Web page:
There was agreement that this short book is well-written.  There was considerable interest in the interrogation:  the detective’s methods and questions were subtle, although not following usual police interview procedure.  The other characters were engaging, if somewhat unlikeable.   Similarities were noted to the 1992 movie, The Hand that rocks the Cradle.  Details on the protagonist’s time at Oxford were well presented.  The gradual emergence of the protagonist’s monomania and need for control was too gradual for some readers.  In some respects, the plot was rather formulaic.  The ending was certainly abrupt. 

Rating for the book:  6.75

Other titles mentioned during the meeting:
On Tyranny, by Timothy Snyder
There is nothing for you here, by Fiona Hill
Bertie’s guide to life and mothers, by Alexander McCall Smith
Macbeth, by Jo Nesbo
Confessions of a Sociopath, by M. E. Thomas

David Williams Convenor
Neglected No More - February 2022

Neglected No More, by André Picard

This book generated considerable discussion by the group, and many personal stories relating to ourselves and our families.  The need for quality control in the burgeoning long-term care industry emerged as an overarching concern throughout the group.  Despite a plethora of studies and reports, the implementation of recommendations has been deplorably slow.  Problems such as the need for training, proper pay scales and benefits, and regulation for personal care workers are described in the book, although specific solutions in the book are few.  The Long-Term Care Homes Act, 2007, Ontario Regulation 79/10 is clear about expectations for eldercare, but there was agreement within the group about the need for enforcement of the Act:  it needs teeth (there is no specific reference to a regulator within the Ontario Act).  A National Long-Term Care Services standard is in draft stages as well:  provinces will need to opt-in to the standard.  Ontario seems more interested in large projects such as highways than in Long Term Care.  Federal Veterans hospitals did a splendid job of caring for elderly veterans:  this sort of facility has quietly vanished from the eldercare scene.  The desirability of allowing the elderly to live at home (as is common in Asian communities) was discussed, along with the need for a financial adviser to thread the manifold sources of support.  Providing support in a phased manner, particularly with live-in personal care workers, is allowing more effective use of human resources.  Given the better performance of public vs for-profit long term facilities (particularly in terms of COVID-related deaths), it would be preferable to see more public long term facilities constructed.  They will be needed with the oncoming tide of 80+ individuals. 

Rating of the book:  6.8

Other titles mentioned during the meeting:
Inside the O’Briens, by Lisa Genova
Still Alice, by Lisa Genova
Remembering, by Wendell Berry
Lincoln Highway, by Amor Towles 

David Williams Convenor



Two Solitudes - March 2022
Two Solitudes, by Hugh MacLennan

Hats off to Tom Axworthy for his suggestion that we should take on a Canadian classic every 6 - 12 months.  For many in the group, considering this book entailed an examination of neglected bookshelf corners, and the discovery of other titles which had fallen into the shadows.  The title has been around for so long that many of us thought we had read it before, so we were surprised to discover otherwise.  Instead of a dry political treatise, it was a surprise also to find an absorbing novel on our hands.  We all agreed on MacLennan’s superb descriptive language, whether he was considering people or places.  The story put human faces on francophone and anglophone people, and addressed many of the tensions between these groups, including financial, military, emotional, and religious/political concerns.  The quiet revolution in Quebec demonstrates the decreased control by religion.  More than two solitudes were discussed in our meeting:  not just Canada/Quebec, but Eastern Canada/Western Canada, educated people/less-educated people, immigrants/earlier immigrants, current immigrants/aboriginal peoples (referred to sometimes by Quebeckers as ‘autochthones’).  There was good detail on the depth of the roots of the Tallard family; the anglos come across with little attention to their roots, and considerable emphasis on rapacity and opportunism: the Yardley character was an exception.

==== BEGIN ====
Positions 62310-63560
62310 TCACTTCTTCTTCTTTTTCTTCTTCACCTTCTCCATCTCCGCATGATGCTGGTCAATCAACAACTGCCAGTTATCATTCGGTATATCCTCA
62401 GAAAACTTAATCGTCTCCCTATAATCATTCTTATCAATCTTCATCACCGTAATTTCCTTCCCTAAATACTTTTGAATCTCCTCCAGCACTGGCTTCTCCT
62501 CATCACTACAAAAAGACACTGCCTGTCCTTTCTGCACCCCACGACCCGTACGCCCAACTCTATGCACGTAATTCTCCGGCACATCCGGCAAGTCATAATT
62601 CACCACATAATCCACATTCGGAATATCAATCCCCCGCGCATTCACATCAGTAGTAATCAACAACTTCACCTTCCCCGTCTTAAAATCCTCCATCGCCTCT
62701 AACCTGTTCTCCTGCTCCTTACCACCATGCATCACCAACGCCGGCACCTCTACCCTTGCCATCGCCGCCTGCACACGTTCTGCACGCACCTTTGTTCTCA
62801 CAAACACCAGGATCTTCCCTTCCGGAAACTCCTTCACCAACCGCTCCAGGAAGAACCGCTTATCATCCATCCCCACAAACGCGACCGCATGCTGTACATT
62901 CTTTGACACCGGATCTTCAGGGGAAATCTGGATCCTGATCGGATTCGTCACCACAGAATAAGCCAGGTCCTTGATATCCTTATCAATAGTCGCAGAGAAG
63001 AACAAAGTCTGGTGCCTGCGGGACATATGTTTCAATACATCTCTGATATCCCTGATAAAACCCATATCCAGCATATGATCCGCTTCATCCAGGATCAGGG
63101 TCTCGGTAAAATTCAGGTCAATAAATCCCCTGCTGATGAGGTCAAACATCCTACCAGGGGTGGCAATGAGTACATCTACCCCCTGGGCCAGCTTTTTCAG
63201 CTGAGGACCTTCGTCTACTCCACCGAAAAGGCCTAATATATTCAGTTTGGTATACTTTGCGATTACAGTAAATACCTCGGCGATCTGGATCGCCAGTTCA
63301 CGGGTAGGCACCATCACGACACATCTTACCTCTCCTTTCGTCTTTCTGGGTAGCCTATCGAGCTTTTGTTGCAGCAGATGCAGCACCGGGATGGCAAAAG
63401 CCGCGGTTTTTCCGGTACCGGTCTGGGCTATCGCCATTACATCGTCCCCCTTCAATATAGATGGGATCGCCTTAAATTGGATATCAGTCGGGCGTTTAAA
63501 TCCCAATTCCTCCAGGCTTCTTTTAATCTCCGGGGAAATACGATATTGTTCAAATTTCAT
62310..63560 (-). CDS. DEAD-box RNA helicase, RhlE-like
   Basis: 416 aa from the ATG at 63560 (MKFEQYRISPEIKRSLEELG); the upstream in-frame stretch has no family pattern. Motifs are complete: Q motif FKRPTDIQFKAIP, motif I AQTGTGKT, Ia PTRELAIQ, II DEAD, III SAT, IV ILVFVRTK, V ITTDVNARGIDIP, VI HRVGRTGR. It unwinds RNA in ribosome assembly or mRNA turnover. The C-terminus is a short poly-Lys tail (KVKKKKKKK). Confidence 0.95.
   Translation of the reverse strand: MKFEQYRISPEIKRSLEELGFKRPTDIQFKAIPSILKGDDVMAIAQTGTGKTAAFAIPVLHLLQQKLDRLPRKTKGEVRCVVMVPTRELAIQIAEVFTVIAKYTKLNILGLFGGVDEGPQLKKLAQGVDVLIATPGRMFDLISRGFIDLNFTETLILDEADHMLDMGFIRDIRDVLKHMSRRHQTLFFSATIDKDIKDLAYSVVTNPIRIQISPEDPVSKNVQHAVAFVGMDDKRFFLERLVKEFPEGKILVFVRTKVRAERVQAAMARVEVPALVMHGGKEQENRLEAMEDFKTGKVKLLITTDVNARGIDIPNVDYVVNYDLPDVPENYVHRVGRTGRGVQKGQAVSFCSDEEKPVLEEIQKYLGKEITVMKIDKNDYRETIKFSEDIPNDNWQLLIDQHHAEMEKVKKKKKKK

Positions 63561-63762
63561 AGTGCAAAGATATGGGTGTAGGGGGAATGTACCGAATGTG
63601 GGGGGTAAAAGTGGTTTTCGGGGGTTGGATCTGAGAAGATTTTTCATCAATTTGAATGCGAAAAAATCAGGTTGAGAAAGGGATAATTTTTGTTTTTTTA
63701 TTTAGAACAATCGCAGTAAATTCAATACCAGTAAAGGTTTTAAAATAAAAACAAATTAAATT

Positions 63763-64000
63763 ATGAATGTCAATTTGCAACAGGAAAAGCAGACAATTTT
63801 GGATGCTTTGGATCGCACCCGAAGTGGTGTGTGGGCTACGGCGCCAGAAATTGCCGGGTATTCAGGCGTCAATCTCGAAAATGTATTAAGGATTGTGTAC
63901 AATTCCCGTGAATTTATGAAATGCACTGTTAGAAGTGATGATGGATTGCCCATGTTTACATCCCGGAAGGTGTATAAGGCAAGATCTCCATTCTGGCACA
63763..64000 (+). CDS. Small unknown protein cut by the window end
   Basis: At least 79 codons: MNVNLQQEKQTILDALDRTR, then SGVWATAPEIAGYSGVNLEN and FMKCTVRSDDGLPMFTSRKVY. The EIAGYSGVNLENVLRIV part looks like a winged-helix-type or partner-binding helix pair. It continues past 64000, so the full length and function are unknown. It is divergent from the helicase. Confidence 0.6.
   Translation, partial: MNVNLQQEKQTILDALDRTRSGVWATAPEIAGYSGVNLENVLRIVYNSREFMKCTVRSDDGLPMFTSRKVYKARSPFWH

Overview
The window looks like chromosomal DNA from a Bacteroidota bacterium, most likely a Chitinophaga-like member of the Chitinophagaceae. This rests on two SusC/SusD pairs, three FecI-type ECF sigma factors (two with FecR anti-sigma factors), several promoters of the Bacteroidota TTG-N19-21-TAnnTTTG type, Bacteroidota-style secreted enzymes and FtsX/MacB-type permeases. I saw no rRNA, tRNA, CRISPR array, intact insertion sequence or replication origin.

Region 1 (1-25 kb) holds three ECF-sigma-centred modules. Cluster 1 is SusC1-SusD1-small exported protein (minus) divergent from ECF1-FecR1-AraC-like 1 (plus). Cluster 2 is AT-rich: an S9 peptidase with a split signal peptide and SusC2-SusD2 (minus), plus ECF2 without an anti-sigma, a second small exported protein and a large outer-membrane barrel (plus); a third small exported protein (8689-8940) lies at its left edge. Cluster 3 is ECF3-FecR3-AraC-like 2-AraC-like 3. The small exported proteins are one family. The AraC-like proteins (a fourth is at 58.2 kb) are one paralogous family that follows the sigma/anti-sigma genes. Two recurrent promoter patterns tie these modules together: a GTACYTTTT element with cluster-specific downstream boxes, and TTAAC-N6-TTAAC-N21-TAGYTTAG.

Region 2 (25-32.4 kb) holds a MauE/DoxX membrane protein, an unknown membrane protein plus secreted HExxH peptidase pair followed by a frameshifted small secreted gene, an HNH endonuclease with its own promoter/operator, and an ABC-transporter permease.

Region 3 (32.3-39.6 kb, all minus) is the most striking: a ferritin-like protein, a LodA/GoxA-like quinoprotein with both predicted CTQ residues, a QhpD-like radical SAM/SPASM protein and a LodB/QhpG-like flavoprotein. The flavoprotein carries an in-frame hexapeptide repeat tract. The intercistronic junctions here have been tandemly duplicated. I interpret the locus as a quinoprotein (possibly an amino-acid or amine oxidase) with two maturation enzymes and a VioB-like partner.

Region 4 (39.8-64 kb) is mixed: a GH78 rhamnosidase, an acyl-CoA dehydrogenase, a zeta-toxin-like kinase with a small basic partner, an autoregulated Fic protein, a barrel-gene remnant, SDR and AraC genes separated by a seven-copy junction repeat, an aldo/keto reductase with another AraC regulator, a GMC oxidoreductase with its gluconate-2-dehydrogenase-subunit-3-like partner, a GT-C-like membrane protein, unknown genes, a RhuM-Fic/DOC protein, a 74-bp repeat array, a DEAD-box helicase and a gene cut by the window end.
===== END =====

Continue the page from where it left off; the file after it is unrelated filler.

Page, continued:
Rating for the book:  9.0

Books referenced during the meeting:

Barometer Rising, Hugh MacLennan
Hugh MacLennan, George Woodcock (Toronto, 1969)
Wolf Willow, Wallace Stegner
Obasan, Joy Kogawa
Stories about Storytellers, Doug Gibson
The Tin Flute, Gabrielle Roy
Champlain’s Dream, David Hackett Fischer

David Williams


Five Little Indians - April 2022
Five Little Indians, by Michelle Good


Most of our members agreed that this book, the year’s winner of Canada Reads, should be read by all Canadians. Several commented that they approached the book with some trepidation in the fear that it was another recounting of the residential school’s abuse.

They were pleasantly surprised, however, that when they got into the book they discovered, while there was reference to the abuse, in fact this story was about five teenagers and their struggle to survive. They had aged out of the residential school system and were dumped in downtown Vancouver without any support system, any references, any viable skills, or financial assistance. The story chronicles their life and death challenges, their ups and downs, triumphs, and tragedies and in some cases their success and survival.